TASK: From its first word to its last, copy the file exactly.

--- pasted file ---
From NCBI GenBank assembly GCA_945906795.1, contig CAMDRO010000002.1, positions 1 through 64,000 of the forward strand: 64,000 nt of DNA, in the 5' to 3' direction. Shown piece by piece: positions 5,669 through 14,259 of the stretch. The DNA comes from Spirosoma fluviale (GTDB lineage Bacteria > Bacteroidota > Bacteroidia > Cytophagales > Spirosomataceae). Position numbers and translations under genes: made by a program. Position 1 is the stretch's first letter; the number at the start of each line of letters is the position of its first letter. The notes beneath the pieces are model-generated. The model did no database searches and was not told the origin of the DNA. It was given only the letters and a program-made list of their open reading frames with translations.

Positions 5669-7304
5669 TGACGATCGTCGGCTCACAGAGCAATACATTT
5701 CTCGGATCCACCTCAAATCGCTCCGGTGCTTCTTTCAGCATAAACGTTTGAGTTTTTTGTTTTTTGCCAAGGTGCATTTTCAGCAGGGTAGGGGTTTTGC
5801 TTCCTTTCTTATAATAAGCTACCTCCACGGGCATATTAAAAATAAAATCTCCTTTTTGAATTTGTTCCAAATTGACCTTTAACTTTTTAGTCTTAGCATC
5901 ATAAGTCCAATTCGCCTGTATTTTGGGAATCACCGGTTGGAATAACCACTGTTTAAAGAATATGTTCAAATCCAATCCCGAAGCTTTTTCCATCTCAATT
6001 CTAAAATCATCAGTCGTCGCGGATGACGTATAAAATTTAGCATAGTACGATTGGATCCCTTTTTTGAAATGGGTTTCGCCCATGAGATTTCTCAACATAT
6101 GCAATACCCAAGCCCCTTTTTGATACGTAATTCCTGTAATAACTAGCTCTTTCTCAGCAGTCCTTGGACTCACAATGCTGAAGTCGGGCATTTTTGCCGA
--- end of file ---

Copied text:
From NCBI GenBank assembly GCA_945906795.1, contig CAMDRO010000002.1, positions 1 through 64,000 of the forward strand: 64,000 nt of DNA, in the 5' to 3' direction. Shown piece by piece: positions 5,669 through 14,259 of the stretch. The DNA comes from Spirosoma fluviale (GTDB lineage Bacteria > Bacteroidota > Bacteroidia > Cytophagales > Spirosomataceae). Position numbers and translations under genes: made by a program. Position 1 is the stretch's first letter; the number at the start of each line of letters is the position of its first letter. The notes beneath the pieces are model-generated. The model did no database searches and was not told the origin of the DNA. It was given only the letters and a program-made list of their open reading frames with translations.

Positions 5669-7304
5669 TGACGATCGTCGGCTCACAGAGCAATACATTT
5701 CTCGGATCCACCTCAAATCGCTCCGGTGCTTCTTTCAGCATAAACGTTTGAGTTTTTTGTTTTTTGCCAAGGTGCATTTTCAGCAGGGTAGGGGTTTTGC
5801 TTCCTTTCTTATAATAAGCTACCTCCACGGGCATATTAAAAATAAAATCTCCTTTTTGAATTTGTTCCAAATTGACCTTTAACTTTTTAGTCTTAGCATC
5901 ATAAGTCCAATTCGCCTGTATTTTGGGAATCACCGGTTGGAATAACCACTGTTTAAAGAATATGTTCAAATCCAATCCCGAAGCTTTTTCCATCTCAATT
6001 CTAAAATCATCAGTCGTCGCGGATGACGTATAAAATTTAGCATAGTACGATTGGATCCCTTTTTTGAAATGGGTTTCGCCCATGAGATTTCTCAACATAT
6101 GCAATACCCAAGCCCCTTTTTGATACGTAATTCCTGTAATAACTAGCTCTTTCTCAGCAGTCCTTGGACTCACAATGCTGAAGTCGGGCATTTTTGCCGA